buying panic


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Buying Panic

The rapid buying of a security by a large number of investors. This decreases the supply of the security available for sale and therefore drives up the price. Buying panics occur for a number of reasons. For example, a stock may rise suddenly in price if its company issues an unexpectedly positive earnings report. The panic comes from investors' desire to buy into the stock immediately before the price rises even more. See also: Panic sale, Sell-off.

buying panic

A period of rapidly rising stock prices on very high volume as investors, speculators, traders, and institutions attempt to establish investment positions without regard to price. Buying panics occur when individuals and institutions believe they must buy securities at once before prices rise further. Compare selling panic.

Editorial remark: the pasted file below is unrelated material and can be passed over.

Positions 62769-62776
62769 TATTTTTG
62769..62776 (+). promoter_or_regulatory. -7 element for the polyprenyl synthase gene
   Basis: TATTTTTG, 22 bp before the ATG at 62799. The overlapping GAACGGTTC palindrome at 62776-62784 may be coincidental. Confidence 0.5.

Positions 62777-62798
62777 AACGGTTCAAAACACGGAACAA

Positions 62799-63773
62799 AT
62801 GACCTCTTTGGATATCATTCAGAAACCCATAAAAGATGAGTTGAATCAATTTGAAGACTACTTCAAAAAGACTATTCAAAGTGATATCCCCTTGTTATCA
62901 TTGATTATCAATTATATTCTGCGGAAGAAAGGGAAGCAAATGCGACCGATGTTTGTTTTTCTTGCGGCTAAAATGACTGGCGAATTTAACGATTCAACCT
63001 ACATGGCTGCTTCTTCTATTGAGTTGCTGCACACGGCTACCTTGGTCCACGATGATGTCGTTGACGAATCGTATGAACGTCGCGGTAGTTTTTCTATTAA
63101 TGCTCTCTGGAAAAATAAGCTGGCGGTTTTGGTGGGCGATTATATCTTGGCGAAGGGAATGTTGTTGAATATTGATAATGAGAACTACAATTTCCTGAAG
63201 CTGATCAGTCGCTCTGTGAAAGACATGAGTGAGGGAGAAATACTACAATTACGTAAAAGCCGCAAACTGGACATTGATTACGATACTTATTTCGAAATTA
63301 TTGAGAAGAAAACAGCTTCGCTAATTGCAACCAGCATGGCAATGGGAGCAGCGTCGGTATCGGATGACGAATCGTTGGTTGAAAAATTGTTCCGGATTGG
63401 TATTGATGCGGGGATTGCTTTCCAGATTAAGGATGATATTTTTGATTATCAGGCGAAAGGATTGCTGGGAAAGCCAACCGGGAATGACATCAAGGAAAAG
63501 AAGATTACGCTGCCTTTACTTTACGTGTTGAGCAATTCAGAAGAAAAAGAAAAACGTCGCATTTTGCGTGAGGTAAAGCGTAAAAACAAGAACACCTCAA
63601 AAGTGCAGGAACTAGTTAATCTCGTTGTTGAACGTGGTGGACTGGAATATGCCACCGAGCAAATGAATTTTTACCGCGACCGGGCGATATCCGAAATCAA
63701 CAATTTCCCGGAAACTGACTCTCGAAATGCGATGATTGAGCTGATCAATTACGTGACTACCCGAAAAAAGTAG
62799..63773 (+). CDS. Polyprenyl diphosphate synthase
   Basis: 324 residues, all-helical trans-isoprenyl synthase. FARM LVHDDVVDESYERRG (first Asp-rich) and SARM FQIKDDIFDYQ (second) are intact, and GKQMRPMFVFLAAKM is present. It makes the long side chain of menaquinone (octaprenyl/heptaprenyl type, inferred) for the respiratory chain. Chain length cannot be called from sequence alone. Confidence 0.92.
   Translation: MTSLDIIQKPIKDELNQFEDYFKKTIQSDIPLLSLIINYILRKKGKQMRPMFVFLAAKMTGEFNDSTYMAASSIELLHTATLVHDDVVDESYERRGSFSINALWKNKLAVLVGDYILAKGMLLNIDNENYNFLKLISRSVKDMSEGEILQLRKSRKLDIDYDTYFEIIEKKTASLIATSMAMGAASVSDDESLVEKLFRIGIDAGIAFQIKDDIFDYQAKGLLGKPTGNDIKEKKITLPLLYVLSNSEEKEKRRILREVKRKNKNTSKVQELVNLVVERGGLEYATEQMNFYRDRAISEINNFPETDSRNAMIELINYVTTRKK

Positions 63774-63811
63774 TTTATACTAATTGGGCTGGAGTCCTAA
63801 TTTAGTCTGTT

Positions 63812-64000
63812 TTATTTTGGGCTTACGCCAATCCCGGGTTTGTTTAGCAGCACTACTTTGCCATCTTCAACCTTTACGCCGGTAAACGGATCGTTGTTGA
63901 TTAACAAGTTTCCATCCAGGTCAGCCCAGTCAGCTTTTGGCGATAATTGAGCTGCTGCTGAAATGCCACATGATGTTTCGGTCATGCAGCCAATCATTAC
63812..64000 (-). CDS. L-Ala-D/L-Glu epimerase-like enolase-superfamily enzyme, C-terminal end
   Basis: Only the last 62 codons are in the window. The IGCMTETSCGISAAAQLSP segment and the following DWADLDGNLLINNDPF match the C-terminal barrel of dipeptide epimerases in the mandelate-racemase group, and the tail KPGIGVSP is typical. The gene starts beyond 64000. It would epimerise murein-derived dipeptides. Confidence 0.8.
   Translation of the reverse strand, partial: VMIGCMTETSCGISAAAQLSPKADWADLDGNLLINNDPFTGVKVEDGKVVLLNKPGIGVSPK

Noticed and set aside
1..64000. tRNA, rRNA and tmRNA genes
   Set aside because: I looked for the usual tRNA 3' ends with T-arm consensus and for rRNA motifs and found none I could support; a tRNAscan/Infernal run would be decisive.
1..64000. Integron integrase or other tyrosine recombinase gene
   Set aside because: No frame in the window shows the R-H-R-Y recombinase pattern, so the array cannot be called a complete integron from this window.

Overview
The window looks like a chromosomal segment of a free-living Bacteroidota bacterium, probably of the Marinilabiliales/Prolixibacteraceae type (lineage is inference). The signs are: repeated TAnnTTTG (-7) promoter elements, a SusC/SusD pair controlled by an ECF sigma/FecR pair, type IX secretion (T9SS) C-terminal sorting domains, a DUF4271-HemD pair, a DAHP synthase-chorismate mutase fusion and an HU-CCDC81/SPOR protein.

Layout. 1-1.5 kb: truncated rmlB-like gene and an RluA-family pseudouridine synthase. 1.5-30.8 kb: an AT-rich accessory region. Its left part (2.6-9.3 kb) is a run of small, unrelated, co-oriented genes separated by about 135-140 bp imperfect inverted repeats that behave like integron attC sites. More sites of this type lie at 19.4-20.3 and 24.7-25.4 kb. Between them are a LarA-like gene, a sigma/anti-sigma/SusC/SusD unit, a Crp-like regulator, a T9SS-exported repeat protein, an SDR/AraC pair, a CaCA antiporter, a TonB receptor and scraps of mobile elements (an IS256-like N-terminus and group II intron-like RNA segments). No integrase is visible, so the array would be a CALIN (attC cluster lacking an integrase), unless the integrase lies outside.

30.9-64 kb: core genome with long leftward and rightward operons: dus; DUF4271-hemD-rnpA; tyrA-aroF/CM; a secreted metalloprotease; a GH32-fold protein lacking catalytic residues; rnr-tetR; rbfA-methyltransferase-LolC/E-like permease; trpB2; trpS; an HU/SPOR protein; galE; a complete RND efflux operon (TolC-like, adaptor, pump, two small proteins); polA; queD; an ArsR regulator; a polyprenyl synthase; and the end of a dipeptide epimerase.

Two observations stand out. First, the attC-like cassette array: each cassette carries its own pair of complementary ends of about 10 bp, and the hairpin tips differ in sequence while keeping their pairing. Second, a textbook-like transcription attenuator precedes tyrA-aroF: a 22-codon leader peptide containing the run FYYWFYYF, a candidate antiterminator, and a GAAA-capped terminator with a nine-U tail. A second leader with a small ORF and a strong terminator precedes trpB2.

References in periodicals archive ?
The lobby said it was prepared to recreate the week-long protests of September 2000, which caused shortages and buying panic at the pumps.
In other words, we've had a bit of a buying panic, which has pushed prices well beyond what they need to be, so to speak, for demand to be satisfied and for the supply-demand curve to intersect," Jaffre says.
These stocks are running up on a buying panic and emotion that defies technical or fundamental reasoning,'' said Bob Dickey, technical analyst at Dain Bosworth in Minneapolis.
net), a short squeeze could take place and a buying panic could occur if the stock closes above $0.
Farmer and haulier Andrew Spence said the Fuel Lobby's campaign will recreate the demos of September 2000, which saw shortages and buying panic at the pumps.